To apply the binding for an article, all the remaining noun modifiers must be applied first and the atom representing the noun must be recognisable as being singular or plural (words like EVERYTHING and TREASURE count as plural). For THE with a plural noun, the set produced is untouched; in all other cases, the set is reduced to one in length. You could be picky and in the case of THE complain if the set contained more than one element – GET THE NAIL when there are 50 present doesn’t actually make sense, but treating it like GET A NAIL and choosing one at random is fine (and kind to your players). Numerals work the same way, but they select more than one: GET 20 NAILS truncates the set of possible nails to 20 in length,

The code for articles and numerals (which I’m not going to give here – write it yourself!) is messier than for adjectives because it needs to know not only the binding achieved for the noun phrase thus far, but also the status of the governing noun (plural or singular) and the remaining work to be done on this noun phrase (so it can do it before truncating the set).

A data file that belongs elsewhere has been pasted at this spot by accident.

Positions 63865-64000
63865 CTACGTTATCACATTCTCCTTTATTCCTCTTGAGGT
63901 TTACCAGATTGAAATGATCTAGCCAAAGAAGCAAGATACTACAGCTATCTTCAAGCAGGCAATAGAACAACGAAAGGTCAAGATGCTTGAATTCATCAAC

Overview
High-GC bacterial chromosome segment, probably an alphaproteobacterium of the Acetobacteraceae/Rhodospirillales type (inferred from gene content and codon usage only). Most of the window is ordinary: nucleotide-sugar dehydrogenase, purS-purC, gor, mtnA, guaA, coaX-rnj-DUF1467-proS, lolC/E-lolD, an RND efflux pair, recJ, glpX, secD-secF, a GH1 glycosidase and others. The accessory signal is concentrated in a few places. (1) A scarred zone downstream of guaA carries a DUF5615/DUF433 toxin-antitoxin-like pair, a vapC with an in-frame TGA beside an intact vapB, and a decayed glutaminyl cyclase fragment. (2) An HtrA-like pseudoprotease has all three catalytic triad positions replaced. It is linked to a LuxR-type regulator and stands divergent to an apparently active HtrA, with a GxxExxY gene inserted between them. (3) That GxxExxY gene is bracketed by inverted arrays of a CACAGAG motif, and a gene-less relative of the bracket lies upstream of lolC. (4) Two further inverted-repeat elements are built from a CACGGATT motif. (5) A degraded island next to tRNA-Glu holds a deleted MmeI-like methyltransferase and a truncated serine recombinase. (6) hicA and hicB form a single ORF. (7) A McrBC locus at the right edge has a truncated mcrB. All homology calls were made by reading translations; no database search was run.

There are two basic kinds of conjunction: inclusive and exclusive.

AND is an inclusive conjunction. Normally in set theory, AND would equate to the intersection of two sets, but here it means their union. If you say DROP BATS AND BALLS you mean drop the bats and drop the balls, not drop those things that are both a bat and a ball.

BUT is an exclusive conjunction. It works as a filter: anything that appears in the second set is removed from the first. DROP TREASURE BUT GEMS takes the set of objects that are bound to TREASURE, the set of objects that are bound to GEMS, and removes all elements present in the latter from the former.

OF is another exclusive conjunction. This one works as a straight intersection. GET CROCK OF GOLD means get the intersection of all those items present that are crocks and all those that are gold. It’s good for implementing playing cards: GET QUEEN OF SPADES.

You can have other conjunctions; in particular, players may try OR. Although DROP TREASURE OR GEMS really ought to choose randomly between the two lists (ie. just the treasure or just the gems), you can make OR a synonym of AND and get away with it.


Pronouns are notoriously tricky to get right in English, so the solution is to accept this and to be methodical about them instead . That way, the players will know what to expect even if it’s not the full extent of what English allows.